By Wendy Harron - February 7, 2012
Is IM a shot of self-confidence?
When working with children with Cerebral Palsy and Asperger’s Syndrome it sometimes initially seems that they are overconfident when you are just speaking with them. But after a few physical challenges, hearing stories from their parents and actually getting the chance to talk with them and know them better, you tend to find that the trend in self-confidence goes down a quick spiral.
I just finished working with a great 10-year-old…I wish you all could meet him. His language skills are way above his age, but his motor skills were well below his age. When you think about what kids do on the playground and how 10-year-old boys play and interact, there isn’t a lot of language enriched discussions going on. They like to run and play soccer or baseball. Video games, which take a good amount of coordination as well as organized team sports, are at the top of the list. My little 10-year-old friend was struggling. No one wanted to play with him on the playground, he really didn’t have any friends and he was just getting by in school. He was always last to be picked for a team in gym class and no one invited him over for play dates. He struggled in Boy Scouts with the different crafts and knot tying.
His OT evaluation uncovered that his motor skills were far behind other kids his age. His father was actually relieved to find out that there was something we could work on – there isn’t any parent who likes to think that no one likes his or her child. After several months of traditional OT, his therapist decided that it was time for some IM to help with his foundational skills for coordination and timing.
It was at that point, that I became involved in his care with IM and was able to help him to learn how to do things such as control his impulsive onslaught of language to everyone who asked him a question, increase his speed during motor tasks, improve his coordination for hitting a target etc. I was a cheerleader for this kiddo, and I wanted him to succeed not only in the clinic, but at school and in his neighborhood as well. As he struggled through challenges and improved, he began to see a change in himself! He reported riding his bike around the neighborhood and even making a friend at recess. That one friend got him to participate in a game of Kickball one day, and we found out that we had a great kicker on our hands!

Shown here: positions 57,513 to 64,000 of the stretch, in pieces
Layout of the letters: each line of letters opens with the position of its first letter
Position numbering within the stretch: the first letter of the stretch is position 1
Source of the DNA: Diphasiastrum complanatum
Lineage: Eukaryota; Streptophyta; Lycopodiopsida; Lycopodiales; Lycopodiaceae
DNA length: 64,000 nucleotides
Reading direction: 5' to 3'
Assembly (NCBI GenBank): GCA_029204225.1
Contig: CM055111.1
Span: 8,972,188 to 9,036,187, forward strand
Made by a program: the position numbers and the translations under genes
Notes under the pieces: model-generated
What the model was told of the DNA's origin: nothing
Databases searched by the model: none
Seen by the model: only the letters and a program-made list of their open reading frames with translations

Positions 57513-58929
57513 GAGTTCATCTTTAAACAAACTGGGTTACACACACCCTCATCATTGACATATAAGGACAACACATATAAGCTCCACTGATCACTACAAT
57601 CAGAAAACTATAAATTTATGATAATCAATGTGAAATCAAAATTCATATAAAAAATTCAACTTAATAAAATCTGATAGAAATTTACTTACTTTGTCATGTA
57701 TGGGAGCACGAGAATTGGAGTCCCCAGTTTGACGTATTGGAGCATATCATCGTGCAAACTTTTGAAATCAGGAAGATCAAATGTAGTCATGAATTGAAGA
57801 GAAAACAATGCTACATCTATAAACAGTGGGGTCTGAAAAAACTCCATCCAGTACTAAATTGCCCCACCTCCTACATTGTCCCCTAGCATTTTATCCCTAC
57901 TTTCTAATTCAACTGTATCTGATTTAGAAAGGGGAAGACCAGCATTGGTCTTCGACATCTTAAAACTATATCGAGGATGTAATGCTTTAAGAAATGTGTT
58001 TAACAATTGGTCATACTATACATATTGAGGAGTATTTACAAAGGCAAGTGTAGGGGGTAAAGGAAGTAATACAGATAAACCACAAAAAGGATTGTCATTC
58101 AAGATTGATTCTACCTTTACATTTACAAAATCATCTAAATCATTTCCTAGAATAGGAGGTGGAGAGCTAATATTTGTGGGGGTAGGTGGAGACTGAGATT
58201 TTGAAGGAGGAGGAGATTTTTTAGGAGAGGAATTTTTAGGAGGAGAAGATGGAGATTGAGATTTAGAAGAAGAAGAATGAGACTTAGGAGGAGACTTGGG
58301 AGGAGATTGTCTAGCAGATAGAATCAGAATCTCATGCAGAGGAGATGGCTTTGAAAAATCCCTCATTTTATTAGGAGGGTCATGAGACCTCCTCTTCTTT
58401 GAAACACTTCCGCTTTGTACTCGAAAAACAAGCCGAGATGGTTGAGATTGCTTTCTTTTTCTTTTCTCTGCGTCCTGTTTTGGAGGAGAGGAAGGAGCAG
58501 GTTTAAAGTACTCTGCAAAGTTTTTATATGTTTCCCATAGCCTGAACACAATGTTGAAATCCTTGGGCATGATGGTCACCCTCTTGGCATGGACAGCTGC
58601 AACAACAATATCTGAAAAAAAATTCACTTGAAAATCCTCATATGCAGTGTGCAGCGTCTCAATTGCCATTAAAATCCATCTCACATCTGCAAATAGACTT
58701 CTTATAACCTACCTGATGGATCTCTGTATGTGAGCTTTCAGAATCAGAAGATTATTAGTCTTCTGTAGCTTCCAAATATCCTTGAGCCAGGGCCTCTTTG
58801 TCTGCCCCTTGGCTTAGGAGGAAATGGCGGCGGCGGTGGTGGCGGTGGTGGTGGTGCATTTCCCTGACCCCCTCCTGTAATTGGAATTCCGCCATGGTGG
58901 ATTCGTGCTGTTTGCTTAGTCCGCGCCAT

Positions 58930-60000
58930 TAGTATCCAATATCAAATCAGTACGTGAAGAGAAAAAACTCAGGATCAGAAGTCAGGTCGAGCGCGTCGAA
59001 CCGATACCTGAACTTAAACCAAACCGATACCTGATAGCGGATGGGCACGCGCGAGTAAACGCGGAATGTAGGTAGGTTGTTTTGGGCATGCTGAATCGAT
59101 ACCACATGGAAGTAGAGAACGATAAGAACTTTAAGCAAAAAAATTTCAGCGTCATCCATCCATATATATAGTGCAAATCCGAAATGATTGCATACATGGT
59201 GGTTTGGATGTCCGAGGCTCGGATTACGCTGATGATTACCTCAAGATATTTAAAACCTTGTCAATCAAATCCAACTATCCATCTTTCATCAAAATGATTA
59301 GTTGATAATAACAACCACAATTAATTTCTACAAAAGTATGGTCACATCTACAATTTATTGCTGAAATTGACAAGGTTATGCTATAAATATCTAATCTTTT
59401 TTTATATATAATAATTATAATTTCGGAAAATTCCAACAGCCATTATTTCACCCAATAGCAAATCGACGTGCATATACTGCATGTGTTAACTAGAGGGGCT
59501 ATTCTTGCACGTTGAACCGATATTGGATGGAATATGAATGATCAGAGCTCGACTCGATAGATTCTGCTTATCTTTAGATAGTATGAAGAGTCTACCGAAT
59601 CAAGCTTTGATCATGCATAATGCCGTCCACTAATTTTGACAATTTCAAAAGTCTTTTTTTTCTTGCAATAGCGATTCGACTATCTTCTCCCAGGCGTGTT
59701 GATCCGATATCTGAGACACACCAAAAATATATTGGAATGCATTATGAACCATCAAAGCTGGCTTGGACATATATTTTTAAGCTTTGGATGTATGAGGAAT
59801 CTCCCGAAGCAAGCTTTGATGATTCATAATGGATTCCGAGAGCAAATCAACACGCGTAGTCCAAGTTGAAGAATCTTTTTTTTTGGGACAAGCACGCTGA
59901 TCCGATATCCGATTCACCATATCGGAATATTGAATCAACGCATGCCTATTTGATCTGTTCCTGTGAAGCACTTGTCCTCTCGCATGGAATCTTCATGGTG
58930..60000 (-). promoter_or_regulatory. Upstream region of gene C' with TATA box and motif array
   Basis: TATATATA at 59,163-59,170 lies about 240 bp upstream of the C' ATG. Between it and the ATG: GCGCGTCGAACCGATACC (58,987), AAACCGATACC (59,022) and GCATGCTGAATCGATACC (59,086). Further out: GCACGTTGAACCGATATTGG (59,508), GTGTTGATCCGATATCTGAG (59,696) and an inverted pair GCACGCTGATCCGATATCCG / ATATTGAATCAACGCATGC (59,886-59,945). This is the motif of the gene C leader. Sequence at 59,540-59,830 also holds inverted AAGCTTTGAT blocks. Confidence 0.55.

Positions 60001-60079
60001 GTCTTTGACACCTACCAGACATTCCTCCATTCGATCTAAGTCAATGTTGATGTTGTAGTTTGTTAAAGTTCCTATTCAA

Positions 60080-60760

His sessions became more and more positive – he was eager to share what he was doing, but also beginning to ask questions about me – not just spewing information. I loved seeing him grin from ear to ear. At our last session, his mom said that IM was the most positive experience that her child had participated in and that they were seeing the results of his hard work in just about every area of his life from improved grades in school to new friendships at boy scouts. He was even considering participating in a local yoga class for kids, something he never would have done before.
We naturally think of IM as a way to improve motor skills and cognition – but I think we need to think more “outside the box” when considering using IM with our children. In this day and age when things are so rough, a shot of self-confidence could make a great difference in someone’s life!